- Deciding Whether You Want to Work Publicly or Privately
- Targeting Different Academic Institutions
- Finding Out More about Different Places
- Finding Trustworthy Resources: The British Council
- Start Preparing as Early as Possible
- Tell Your Current Employers that You Plan to Leave
- The Different Types of Teaching Abroad
- Preparing Your Application for Teaching Abroad
- Improving Your Foreign Language Skills for Teaching Abroad
“Teaching is only demonstrating that it is possible. Learning is making it possible for yourself.” - Paulo Coelho
For many British teachers, teaching abroad is but a dream. In fact, in the UK, the number of teachers is at its lowest since 2013.
So how exactly can you become a teacher and a foreign country and how can you learn more about different educational systems?
How exactly can you get started and what steps they need to take?
Here is our advice for teaching abroad. Whether you're an English teacher considering doing some TEFL training, a science teacher looking for teaching opportunities abroad, or just fascinated by the idea of teaching overseas, here are some useful things to consider before you travel abroad or around the world.
Deciding Whether You Want to Work Publicly or Privately
No matter which language you speak and what subject you're teaching, your work will vary from one country to another. It's important if you're thinking about becoming a teacher abroad to decide which kind of places you would like to teach in. For example, ESL jobs won't be the same as working in universities as a professor.
In fact, if you want to start teaching abroad in another school or educational system, you'll have to think carefully about where you want to go. For example, there are certain steps you have to take if you want to work in a high school that you wouldn't have to take if you wanted to work in a primary school. Joining an international organisation as a teacher would probably be more difficult, for example.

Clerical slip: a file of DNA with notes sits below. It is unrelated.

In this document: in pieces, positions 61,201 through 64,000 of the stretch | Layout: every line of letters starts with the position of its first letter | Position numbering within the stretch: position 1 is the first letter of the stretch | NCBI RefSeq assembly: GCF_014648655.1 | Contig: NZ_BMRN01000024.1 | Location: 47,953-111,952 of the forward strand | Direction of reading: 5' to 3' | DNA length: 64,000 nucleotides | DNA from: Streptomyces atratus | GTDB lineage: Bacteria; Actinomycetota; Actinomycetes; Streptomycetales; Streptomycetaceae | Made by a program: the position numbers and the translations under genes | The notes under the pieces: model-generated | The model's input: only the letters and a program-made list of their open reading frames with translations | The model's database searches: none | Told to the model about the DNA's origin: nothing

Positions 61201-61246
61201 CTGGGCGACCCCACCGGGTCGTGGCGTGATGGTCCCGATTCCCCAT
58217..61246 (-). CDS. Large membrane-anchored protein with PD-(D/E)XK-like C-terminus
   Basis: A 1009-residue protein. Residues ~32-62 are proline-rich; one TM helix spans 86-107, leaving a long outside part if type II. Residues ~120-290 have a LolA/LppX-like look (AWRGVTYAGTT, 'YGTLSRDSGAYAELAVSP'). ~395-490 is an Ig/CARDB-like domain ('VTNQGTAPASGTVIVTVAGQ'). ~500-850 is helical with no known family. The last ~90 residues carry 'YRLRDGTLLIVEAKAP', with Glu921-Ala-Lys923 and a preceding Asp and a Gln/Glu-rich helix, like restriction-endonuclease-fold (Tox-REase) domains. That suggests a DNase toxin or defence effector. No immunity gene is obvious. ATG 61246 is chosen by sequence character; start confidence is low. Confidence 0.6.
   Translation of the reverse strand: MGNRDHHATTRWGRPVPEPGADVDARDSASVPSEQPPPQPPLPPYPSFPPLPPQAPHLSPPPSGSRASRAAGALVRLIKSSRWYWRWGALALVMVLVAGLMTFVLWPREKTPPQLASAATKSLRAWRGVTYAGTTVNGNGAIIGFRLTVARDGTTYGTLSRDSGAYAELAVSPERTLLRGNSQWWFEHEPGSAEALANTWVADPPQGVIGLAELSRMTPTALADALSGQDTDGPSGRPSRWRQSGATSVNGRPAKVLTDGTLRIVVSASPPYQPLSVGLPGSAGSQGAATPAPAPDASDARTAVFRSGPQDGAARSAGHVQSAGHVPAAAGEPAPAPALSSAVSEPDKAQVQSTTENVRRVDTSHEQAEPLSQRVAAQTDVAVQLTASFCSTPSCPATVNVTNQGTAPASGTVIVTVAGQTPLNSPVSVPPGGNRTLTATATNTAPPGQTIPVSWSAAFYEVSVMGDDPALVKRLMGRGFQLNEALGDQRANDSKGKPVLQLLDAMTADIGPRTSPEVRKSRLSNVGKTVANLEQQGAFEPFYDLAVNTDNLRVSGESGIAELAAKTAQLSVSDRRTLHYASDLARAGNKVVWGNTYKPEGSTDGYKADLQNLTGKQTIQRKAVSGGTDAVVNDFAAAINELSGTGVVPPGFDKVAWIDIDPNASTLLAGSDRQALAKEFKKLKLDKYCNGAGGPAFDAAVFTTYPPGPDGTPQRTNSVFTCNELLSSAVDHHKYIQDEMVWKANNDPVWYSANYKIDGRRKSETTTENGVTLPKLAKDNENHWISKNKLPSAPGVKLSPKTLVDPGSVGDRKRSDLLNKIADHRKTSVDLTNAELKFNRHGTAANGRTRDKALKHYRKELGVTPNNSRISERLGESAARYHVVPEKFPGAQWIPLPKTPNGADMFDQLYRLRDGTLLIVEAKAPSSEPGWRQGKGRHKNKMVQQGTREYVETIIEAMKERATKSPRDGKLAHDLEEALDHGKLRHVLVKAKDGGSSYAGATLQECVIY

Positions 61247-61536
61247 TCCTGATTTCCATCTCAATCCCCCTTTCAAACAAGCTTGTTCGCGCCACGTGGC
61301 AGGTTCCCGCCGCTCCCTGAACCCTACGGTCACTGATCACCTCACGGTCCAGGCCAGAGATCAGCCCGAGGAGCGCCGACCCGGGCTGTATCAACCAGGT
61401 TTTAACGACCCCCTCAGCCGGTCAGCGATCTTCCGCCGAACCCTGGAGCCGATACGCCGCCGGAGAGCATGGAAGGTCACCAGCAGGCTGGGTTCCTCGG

You'll need to consider things like :
- Facility: What can I currently teach according to my qualifications?
- Feasibility: Do I have the skills to apply for these jobs?
- Readiness: Am I ready to start teaching with this experience or take new steps?
Have you already considered all of this?
Let's move on to the next step!
Targeting Different Academic Institutions
Do you teach in primary schools or secondary schools?
What kind of teacher are you?
Not every teacher will be looking for exactly the same time school. This is why you need to think carefully about exactly where you will go.
The kind of places you can teach in include:
- Nurseries and primary schools
- Secondary schools
- British schools abroad where they teach the national curriculum from the UK
- Private schools and academies
Finding Out More about Different Places
To make things easier, whether you're teaching in a private or public institution, you may want to look for help. There are plenty of different places to get information. For example, the British Council has plenty of useful resources For those teaching abroad or thinking about moving to a different country. Similarly, there are plenty of different ways to get abroad:
- The ERASMUS programme, for countries in the European Union.
- European schools
However, keep in mind that there is plenty of competition for places on programmes like this. Make sure you do plenty of research about the organisation or programme you're interested in.
Finding Trustworthy Resources: The British Council